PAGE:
Though I’m sure they all worked very hard, I think life was fairly stable and perhaps even idyllic for these new young Americans. “Popa” Sol once told me that as a boy he could happily eat an entire loaf of his mother’s challah and a quart of fresh milk. He roamed throughout the city and loved the hustle and bustle. I can only imagine Denver’s streets in the early 1900s with their nail-biting combination of horse teams, foot traffic, bicyclists and hundreds of cars, trucks and delivery vehicles with drivers still learning how to drive and no road rules per se.

I remember Sol telling me that he had learned to drive his father’s Model T as a kid and was probably no older than 12. To change gears he had to dive down to the clutch, push it down, then pop back up in a heartbeat to look out of the windscreen, hoping a head-on collision was not imminent. When Popa mentioned he had also done this on windy, precipitous mountain roads, I had a vision of a wiry, redheaded kid with a huge smile and a constellation of freckles across his face, loving the fresh mountain breeze through the windows and Death not able to catch up with him.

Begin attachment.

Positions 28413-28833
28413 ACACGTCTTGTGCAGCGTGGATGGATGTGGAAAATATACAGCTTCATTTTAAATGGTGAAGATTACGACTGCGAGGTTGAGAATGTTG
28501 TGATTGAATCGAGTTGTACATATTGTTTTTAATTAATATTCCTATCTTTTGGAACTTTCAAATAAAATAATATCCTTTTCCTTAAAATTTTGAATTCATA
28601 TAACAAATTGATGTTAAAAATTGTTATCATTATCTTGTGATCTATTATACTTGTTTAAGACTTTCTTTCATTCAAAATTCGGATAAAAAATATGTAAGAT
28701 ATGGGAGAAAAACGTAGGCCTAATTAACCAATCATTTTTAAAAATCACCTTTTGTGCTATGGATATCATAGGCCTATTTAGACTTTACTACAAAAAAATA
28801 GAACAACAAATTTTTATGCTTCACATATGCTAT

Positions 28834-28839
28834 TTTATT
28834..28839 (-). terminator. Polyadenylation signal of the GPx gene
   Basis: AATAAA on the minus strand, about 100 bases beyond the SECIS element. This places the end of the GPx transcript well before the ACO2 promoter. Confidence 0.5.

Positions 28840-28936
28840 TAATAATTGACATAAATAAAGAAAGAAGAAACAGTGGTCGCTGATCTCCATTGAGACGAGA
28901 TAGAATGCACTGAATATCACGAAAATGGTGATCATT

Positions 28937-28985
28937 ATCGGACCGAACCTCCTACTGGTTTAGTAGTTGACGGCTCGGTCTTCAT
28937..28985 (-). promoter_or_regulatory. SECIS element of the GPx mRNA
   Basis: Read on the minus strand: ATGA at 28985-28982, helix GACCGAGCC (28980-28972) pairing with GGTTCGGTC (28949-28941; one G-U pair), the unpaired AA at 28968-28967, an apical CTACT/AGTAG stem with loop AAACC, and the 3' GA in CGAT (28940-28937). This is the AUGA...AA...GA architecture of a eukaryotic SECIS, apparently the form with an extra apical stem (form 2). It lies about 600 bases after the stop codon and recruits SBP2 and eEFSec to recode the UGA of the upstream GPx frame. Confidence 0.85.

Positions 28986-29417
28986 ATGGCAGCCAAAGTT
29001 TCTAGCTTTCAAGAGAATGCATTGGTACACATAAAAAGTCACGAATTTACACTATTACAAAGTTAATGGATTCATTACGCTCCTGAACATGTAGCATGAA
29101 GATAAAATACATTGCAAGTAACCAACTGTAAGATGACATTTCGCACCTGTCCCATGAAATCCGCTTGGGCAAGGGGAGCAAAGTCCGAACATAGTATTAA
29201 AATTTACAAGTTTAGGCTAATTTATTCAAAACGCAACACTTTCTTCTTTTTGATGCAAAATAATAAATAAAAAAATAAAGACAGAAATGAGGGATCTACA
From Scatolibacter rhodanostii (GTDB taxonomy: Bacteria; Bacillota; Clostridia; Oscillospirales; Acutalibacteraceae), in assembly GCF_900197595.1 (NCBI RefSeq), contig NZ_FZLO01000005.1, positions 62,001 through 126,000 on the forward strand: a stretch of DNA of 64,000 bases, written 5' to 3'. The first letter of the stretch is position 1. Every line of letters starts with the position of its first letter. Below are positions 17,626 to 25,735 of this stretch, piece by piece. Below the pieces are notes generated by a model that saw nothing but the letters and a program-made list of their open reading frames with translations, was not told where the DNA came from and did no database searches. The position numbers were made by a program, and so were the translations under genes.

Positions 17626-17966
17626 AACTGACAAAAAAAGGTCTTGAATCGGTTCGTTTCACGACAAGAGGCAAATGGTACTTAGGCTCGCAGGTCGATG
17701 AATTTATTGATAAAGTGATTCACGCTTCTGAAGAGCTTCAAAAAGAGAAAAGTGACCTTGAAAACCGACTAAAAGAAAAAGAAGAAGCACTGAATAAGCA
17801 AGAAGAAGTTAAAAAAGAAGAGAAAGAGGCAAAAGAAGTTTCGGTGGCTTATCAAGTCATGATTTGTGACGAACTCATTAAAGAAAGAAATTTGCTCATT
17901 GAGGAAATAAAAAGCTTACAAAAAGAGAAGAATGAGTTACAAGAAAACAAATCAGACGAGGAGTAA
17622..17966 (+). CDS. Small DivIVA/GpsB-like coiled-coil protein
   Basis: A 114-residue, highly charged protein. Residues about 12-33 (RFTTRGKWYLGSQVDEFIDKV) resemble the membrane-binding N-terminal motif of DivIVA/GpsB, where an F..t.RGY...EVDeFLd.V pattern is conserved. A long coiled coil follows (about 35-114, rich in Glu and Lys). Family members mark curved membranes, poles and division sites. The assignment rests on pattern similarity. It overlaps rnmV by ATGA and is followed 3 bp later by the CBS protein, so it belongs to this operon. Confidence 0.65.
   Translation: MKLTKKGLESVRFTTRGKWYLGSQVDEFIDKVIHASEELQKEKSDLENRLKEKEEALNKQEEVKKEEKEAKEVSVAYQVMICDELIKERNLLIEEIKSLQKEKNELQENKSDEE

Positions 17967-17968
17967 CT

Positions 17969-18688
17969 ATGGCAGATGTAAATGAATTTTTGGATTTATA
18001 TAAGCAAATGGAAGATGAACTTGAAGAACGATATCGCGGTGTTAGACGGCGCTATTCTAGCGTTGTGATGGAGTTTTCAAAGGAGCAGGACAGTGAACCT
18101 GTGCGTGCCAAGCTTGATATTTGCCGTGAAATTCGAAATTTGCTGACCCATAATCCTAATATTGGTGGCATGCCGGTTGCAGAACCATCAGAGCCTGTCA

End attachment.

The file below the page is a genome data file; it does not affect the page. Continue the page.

From what I know, Sol started off at the Denver Post probably as a messenger boy, then displayed a talent for cartoons and graphic design. At some point he designed the Yellow Pages’ first logo, and was also kept busy illustrating and designing a huge variety of ads, some of which I have. But at his heart he was a gifted fine artist and in an effort to pursue this as a career, he headed down to Mexico for a year or more. During this time he produced some very beautiful paintings and line drawings and met a handful of other young first generation American expats. But his closest friend, and whom he always hoped to be reunited with, was Mexican artist Ben Hur Baz, known for his racy but technically perfect pin-up girls.